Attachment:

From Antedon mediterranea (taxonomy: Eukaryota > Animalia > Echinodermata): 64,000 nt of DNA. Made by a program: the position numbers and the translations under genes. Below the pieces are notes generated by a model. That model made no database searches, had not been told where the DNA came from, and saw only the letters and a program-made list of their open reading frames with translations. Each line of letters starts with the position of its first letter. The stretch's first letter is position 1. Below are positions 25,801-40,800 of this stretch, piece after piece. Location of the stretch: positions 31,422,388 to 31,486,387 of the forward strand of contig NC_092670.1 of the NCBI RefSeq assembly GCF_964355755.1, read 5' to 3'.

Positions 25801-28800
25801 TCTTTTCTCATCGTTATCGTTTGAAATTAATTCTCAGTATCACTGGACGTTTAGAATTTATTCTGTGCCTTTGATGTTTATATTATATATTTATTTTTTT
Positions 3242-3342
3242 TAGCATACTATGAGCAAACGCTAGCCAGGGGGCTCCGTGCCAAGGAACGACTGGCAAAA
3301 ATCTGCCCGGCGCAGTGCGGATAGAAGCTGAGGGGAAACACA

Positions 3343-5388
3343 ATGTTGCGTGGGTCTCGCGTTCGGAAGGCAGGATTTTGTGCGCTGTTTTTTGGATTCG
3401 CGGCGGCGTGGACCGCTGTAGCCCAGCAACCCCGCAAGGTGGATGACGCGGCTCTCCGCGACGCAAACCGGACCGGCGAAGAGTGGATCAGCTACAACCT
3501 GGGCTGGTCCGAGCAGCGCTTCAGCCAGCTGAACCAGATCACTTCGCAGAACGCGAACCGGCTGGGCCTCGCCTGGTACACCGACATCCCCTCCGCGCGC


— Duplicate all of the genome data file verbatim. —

From Antedon mediterranea (taxonomy: Eukaryota > Animalia > Echinodermata): 64,000 nt of DNA. Made by a program: the position numbers and the translations under genes. Below the pieces are notes generated by a model. That model made no database searches, had not been told where the DNA came from, and saw only the letters and a program-made list of their open reading frames with translations. Each line of letters starts with the position of its first letter. The stretch's first letter is position 1. Below are positions 25,801-40,800 of this stretch, piece after piece. Location of the stretch: positions 31,422,388 to 31,486,387 of the forward strand of contig NC_092670.1 of the NCBI RefSeq assembly GCF_964355755.1, read 5' to 3'.

Positions 25801-28800
25801 TCTTTTCTCATCGTTATCGTTTGAAATTAATTCTCAGTATCACTGGACGTTTAGAATTTATTCTGTGCCTTTGATGTTTATATTATATATTTATTTTTTT
Positions 3242-3342
3242 TAGCATACTATGAGCAAACGCTAGCCAGGGGGCTCCGTGCCAAGGAACGACTGGCAAAA
3301 ATCTGCCCGGCGCAGTGCGGATAGAAGCTGAGGGGAAACACA

Positions 3343-5388
3343 ATGTTGCGTGGGTCTCGCGTTCGGAAGGCAGGATTTTGTGCGCTGTTTTTTGGATTCG
3401 CGGCGGCGTGGACCGCTGTAGCCCAGCAACCCCGCAAGGTGGATGACGCGGCTCTCCGCGACGCAAACCGGACCGGCGAAGAGTGGATCAGCTACAACCT
3501 GGGCTGGTCCGAGCAGCGCTTCAGCCAGCTGAACCAGATCACTTCGCAGAACGCGAACCGGCTGGGCCTCGCCTGGTACACCGACATCCCCTCCGCGCGC